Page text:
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Like reikonomusha said, CL's condition system is pretty general in itself. The naming choice isn't an accident - the thing that's being "raised" is a "condition" (of which "error" is just a subtype), and what you do with a condition is "signal" it. In CL, most of the time it's used for exception handling, but I've seen code using this system for tasks not related to errors.

As a simple example, you can imagine data processing function for use in potentially interactive application, that reports progress and allows for aborting:

  (define-condition progress ()
    ((amount :initarg :amount :reader amount)))
  
  (defun process-partial-data (data)
    "NOOP placeholder"
    (declare (ignore data)))
  
  (defun process-data (data)
    (restart-case
        (loop
           initially
             (signal 'progress :amount 0)
           with total = (length data)
           for datum in data
           for i below total
           do
             (process-partial-data datum)
             (signal 'progress :amount (/ i total))
           ;; Report progress
           finally
             (signal 'progress :amount 1)
             (return :done))
      (abort-work ()
        (format *trace-output* "Aborting work!")
        :failed)))
The "business meat" of our function is the loop form. You'll notice it reports its progress by signalling a 'progress condition, which, without installed handlers, is essentially a no-op (unlike throwing an exception). The "meat" is wrapped in restart-case form, in order to provide an alternative flow called 'abort-work (you can provide more than one named flow).

Now for the REPL sessions (-> denotes returned value). First, regular use:

  CL-USER> (process-data '(1 2 3 4 5 6))
  -> :DONE
Let's simulate a GUI progress bar, by actually listening to the 'progress condition:

  CL-USER> (handler-bind ((progress (lambda (p) (format *trace-output* "~&Progress: ~F~%" (amount p)))))
             (process-data '(1 2 3 4 5 6)))

  Progress: 0.0
  Progress: 0.0
  Progress: 0.16666667
  Progress: 0.33333334
  Progress: 0.5
  Progress: 0.6666667
  Progress: 0.8333333
  Progress: 1.0
  -> :DONE
A progress bar in a GUI usually has a "cancel" button. Let's simulate it by assuming that user clicked "cancel" around the 50% progress mark, through invoking the 'abort-work restart programmatically:

  CL-USER> (handler-bind ((progress (lambda (p) (format *trace-output* "~&Progress: ~F~%" (amount p))
                                                (when (>= (amount p) 0.5)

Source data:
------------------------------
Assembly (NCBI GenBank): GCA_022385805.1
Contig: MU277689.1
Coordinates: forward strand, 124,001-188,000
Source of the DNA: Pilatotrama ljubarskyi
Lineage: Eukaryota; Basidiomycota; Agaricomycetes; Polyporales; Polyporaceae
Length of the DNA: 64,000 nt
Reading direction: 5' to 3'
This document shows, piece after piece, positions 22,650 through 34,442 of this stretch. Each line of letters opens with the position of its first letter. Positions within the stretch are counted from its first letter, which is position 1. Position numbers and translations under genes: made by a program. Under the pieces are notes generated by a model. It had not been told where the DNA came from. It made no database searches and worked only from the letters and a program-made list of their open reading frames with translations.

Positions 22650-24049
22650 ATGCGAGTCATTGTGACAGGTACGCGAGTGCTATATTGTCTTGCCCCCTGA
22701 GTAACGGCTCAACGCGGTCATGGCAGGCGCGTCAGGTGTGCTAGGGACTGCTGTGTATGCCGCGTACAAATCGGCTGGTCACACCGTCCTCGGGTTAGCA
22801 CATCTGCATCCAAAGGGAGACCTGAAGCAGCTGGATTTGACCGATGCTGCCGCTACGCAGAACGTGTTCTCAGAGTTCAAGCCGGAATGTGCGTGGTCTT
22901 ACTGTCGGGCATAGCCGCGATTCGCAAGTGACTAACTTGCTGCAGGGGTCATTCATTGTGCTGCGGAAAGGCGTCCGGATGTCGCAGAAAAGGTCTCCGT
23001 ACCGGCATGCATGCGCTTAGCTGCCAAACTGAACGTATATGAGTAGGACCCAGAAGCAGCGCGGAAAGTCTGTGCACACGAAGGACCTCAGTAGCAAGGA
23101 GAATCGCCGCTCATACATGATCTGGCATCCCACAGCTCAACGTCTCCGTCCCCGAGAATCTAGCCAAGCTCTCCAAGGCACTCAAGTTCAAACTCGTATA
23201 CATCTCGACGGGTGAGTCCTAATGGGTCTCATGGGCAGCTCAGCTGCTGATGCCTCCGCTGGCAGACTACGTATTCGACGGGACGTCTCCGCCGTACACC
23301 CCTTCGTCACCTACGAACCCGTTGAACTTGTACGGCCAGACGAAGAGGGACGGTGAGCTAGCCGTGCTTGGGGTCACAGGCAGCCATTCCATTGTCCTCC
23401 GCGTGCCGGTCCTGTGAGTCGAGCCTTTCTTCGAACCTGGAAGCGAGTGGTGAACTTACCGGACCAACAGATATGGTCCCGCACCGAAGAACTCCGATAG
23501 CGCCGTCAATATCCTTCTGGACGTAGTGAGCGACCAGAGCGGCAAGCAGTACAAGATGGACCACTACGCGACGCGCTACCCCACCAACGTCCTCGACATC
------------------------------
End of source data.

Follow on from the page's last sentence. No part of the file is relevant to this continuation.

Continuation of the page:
(invoke-restart 'abort-work)))))
             (process-data '(1 2 3 4 5 6)))
  Progress: 0.0
  Progress: 0.0
  Progress: 0.16666667
  Progress: 0.33333334
  Progress: 0.5
  Aborting work!
  :FAILED
You'll note that function code is entirely transparent for how the progress reporting and abort decision work; it's callee-level handlers that are concerned with it. It works in console, it can work with Lisp's interactive debugger, and it could work with a GUI just as well. Hell, it could work with network requests (and I've seen similar code for writing handler response code for multiple protocols, letting you deliver partial results where supported, and transparently buffering them where it isn't.)

N.b. your typical experience with restarts in Common Lisp is the interactive debugger that pops up when an error gets unhandled. This example serves as a reminder that restarts are not just for errors, and that you can invoke them programmatically - building applications that can figure out how to handle their own errors.




I've expanded on this example and added some further thoughts in a blog post: http://jacek.zlydach.pl/blog/2019-07-24-algebraic-effects-yo....


Note also that this mechanism is usually hidden behind a macro. In user code one would just write:

    (with-progress-noted (datum data)
      (process-partial-data datum))
And this then would expand into a machinery like above.

The Lisp Machine OS had a system-wide progress bar at the bottom of the screen, which then would show the progress of some process - usually the front process or something related.


Thanks for this example! Reminds me of callbacks in JavaScript or event listeners in OOP, with slightly different (better?) structure!




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